A survey of North Bay’s leading accounting professionals found most believe the economy will improve modestly or at least remain flat going into 2012. But hiring, if any, will be selective, they said.
The survey was conducted while gathering information for the Business Journal’s annual “Spotlight: Leaders in Accounting.” Representatives from 14 of the North Bay’s largest accounting firms responded and shared how their clients expected conditions to evolve in the next six months.
To the question of whether their clients expected the economy to “improve,” “stay the same” or “decline” over the next six months, seven said the economy will improve, with many adding the caveat that growth will be modest. Six expected the economy to remain flat, and one said the economy would decline.North Bay leaders in accountingProfiles of accounting leaders selected from the Oct. 24 Business Journal list of the largest North Bay accounting firms.
The second question asked if clients were expecting to “hire additional people,” “keep employment flat” or “reduce the work force” over the next six months. Eight said that employment would likely remain flat while six said firms expected to hire more staff, though some said it would be highly selective and levels were likely to be low.
Responses were anonymous in order to protect the confidentiality of clients, yet many of those surveyed expanded on the subject of hiring and the economy when asked to share the business trends they expected in 2012.
“Twenty-twelve will likely be a year of continued moderate growth,” said Ty Pforsich, managing partner for Moss Adams’ Greater Bay Area region. “This economy will continue to be challenging. Those companies which have a focus on execution and seizing strategic opportunities will continue to succeed.”
Responses shared several common threads: construction and other industries tied to housing are likely to see the least pick up in 2012. Those industries that are experiencing growth are likely to grow slowly, though specific trends vary across industries in the North Bay. Hiring levels are also very industry specific, and those who are hiring are likely to do so in a very selective manner, they said.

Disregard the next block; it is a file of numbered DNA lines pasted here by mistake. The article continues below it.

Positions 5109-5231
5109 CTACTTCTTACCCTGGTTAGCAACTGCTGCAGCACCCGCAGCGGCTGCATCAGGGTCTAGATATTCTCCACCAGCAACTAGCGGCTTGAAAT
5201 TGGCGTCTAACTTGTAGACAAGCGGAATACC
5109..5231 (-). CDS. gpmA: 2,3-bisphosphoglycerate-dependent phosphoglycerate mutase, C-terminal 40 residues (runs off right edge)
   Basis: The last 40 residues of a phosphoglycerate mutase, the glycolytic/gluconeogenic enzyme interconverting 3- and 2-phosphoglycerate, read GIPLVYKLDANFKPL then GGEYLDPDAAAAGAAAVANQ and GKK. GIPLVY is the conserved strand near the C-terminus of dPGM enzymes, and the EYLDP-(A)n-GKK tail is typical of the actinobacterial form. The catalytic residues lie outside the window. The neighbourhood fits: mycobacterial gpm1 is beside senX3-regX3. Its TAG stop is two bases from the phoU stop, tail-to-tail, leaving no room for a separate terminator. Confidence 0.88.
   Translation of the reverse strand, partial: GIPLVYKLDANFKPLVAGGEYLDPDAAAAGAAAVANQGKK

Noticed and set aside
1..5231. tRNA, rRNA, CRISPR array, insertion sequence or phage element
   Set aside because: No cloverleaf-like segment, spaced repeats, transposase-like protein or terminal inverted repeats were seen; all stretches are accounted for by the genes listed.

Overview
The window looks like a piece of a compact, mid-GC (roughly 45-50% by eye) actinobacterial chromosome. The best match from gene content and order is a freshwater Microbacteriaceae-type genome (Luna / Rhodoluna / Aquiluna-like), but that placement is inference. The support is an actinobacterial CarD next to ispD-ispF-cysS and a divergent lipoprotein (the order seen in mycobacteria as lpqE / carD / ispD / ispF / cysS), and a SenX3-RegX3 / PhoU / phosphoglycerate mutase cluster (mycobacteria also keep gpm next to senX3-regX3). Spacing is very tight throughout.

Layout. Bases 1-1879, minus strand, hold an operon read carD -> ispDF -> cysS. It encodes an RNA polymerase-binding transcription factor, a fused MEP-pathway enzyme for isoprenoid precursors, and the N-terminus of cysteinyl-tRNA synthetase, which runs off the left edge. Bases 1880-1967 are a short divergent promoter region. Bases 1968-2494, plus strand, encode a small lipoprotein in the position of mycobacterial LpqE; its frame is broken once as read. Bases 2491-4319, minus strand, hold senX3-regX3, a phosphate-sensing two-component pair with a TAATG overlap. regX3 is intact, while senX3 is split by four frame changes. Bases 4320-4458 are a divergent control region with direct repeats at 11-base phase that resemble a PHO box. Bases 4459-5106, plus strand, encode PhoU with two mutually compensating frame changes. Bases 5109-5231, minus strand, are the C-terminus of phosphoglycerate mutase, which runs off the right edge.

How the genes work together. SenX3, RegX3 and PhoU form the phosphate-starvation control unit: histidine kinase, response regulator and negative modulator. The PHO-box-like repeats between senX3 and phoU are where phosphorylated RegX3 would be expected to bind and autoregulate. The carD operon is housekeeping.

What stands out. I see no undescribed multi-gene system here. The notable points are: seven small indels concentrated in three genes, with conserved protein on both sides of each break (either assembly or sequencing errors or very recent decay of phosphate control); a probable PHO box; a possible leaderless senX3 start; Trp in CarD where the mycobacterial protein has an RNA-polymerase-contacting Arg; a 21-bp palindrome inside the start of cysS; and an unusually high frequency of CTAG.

According to the Nelson Family of Companies, which maintains the largest staffing operation in the North Bay, industries that are hiring include technology, food and beverage, engineering and manufacturing. Spokeswoman Courtney Dickson said that Nelson executives saw weaker hiring in office and middle management but that there was demand for talent.
“I see mixed signals; the construction industry will continue to perform poorly over the next three to five years, while the manufacturing, retail and service industries will start to gain momentum at a slow pace,” said Jim Andersen, partner in the Consulting & Business Valuation Practice Group at Burr Pilger Mayer.
Robert Eyler, who directs the Center for Regional Economic Analysis at Sonoma State University, agreed that the outlook was in line with what he’s heard from the business community, though he added that he sees a greater sense of optimism.
“Next year being an election year muddies the waters a little bit concerning business investment decisions," he cautioned. "And how our state government is uncertain as to its funding future does not help."
For the North Bay's signature industry, wine, the environment will continue to be challenging.
“The last couple of harvests have stressed the wine producers' ability to maintain and possibly grow their inventories." said Kevin Alfaro, managing partner at Brown Holder Alfaro & Co. "For those that are still maintaining upward sales trends, the below-average harvest will hamper their ability to grow."